Michael C.Hattem, a teaching fellow and research assistant at Yale, was tapped to do a textual analysis of an unprecedented American document written in 1775.
An unexpected find
The document is entitled Letter from the Twelve United States Colonies, by their delegates in Congress to the Inhabitants of Great Britain.
This document was long thought to be lost, but in July 2013 archivist Emilie Gruchow discovered it in the attic of the Morris-Jumel Mansion in New York City, once the headquarters of George Washington. Until Gruchow found the draft, only the final, printed version had been known to exist.
Gruchow turned to Hattem, a former classmate of hers, after she came across an 18th-century manuscript, to provide analysis of document’s handwriting and whether it was actually its first draft.
Who wrote it and why?
According to The New York Times, Hattem “analyzed the handwriting on the yellowed pages of the manuscript and did textual analysis that led to an unexpected conclusion: The document was written by Robert R. Livingston, a prominent New York jurist who had been on the fence about whether to support independence for the colonies.”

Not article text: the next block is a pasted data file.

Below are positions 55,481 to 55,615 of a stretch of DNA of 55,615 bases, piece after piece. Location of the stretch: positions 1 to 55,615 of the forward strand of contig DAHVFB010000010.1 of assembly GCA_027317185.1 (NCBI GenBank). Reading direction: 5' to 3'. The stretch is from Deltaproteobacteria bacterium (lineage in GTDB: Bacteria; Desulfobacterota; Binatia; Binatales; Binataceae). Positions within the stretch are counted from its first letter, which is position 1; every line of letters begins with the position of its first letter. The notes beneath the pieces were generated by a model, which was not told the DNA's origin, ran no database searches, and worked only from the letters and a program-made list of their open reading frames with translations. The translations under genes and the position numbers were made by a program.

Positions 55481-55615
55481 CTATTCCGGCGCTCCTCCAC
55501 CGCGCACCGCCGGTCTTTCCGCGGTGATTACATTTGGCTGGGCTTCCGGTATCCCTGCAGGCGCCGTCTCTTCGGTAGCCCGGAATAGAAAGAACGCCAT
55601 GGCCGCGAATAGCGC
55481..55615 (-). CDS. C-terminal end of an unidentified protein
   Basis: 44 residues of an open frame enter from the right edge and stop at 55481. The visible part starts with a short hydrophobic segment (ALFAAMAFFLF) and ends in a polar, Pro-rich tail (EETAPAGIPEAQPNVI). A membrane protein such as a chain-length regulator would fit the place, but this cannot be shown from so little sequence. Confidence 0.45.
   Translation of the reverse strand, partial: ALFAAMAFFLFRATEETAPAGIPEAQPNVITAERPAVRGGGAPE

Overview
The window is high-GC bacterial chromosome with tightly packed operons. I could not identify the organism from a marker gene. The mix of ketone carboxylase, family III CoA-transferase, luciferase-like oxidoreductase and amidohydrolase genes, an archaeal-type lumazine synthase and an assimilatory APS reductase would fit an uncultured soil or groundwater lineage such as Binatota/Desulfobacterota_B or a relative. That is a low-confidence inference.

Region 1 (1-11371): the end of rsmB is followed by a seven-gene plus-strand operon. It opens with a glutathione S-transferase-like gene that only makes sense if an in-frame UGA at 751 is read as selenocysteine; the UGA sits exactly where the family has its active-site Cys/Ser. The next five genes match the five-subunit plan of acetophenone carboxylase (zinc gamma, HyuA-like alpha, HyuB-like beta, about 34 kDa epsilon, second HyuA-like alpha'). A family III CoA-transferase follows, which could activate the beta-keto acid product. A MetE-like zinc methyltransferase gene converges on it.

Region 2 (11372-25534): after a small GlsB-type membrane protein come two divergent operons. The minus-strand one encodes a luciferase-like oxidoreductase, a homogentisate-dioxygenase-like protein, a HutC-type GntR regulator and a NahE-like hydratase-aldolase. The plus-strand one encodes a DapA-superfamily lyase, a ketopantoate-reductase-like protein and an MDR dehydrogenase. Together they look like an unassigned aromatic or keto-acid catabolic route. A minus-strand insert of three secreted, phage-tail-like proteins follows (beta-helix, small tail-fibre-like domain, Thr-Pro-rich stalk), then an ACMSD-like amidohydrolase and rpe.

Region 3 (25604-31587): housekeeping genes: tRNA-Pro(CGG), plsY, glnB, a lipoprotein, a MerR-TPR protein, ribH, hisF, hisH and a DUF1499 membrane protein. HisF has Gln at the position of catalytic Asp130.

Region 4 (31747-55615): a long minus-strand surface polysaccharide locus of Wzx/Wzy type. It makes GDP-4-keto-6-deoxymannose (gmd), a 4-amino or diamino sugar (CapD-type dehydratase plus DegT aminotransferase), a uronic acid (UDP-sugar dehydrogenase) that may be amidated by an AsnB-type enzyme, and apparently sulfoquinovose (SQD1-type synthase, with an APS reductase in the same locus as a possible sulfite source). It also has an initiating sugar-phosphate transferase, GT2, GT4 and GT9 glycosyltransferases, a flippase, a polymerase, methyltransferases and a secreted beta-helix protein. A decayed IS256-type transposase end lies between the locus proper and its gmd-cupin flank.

The document was the last expression of hope by the colonies to reconcile with the people of Great Britain, and not its king, George III.
It is considered by scholars of American history as the prelude to the Declaration of Independence, which Livingston helped draft with Thomas Jefferson.
Hattam’s research raises document’s value
When the document came up for auction, Keno Auctions wrote, “Scholar Michael Hattem of Yale University stated the document is ‘… the missing piece from the culminating moments in which the colonists began to think of themselves not as British subjects, but as American citizens’.”
While the manuscript was indeed monumental, the trustees and director of the Morris-Jumel Mansion had decided to auction off the manuscript because they needed to guarantee the “long term survival” of the Mansion.
The sale was scheduled for January 26, 2014 and the estimated selling price was $100,000 to $400,000. But, after some heady bidding, the document sold, in Michael’s words, for a “record setting $912,500.”
In a note to BMCC’s Alumni Director Patricia Splendore, Michael said, “It’s all been incredibly exciting.”
“Anyway, I just wanted to let you and BMCC know.”
What he is working on at Yale
Michael Hattem, a former BMCC Foundation Scholar, is writing his dissertation on British North America, “specifically colonists’ historical memory of 17th-century Britain and the ways in which it shaped the political culture of the colonies as well as the coming of the American Revolution.”
The working title is “Their history as a part of ours: History Culture and Historical Memory in British America, 1720–1776.”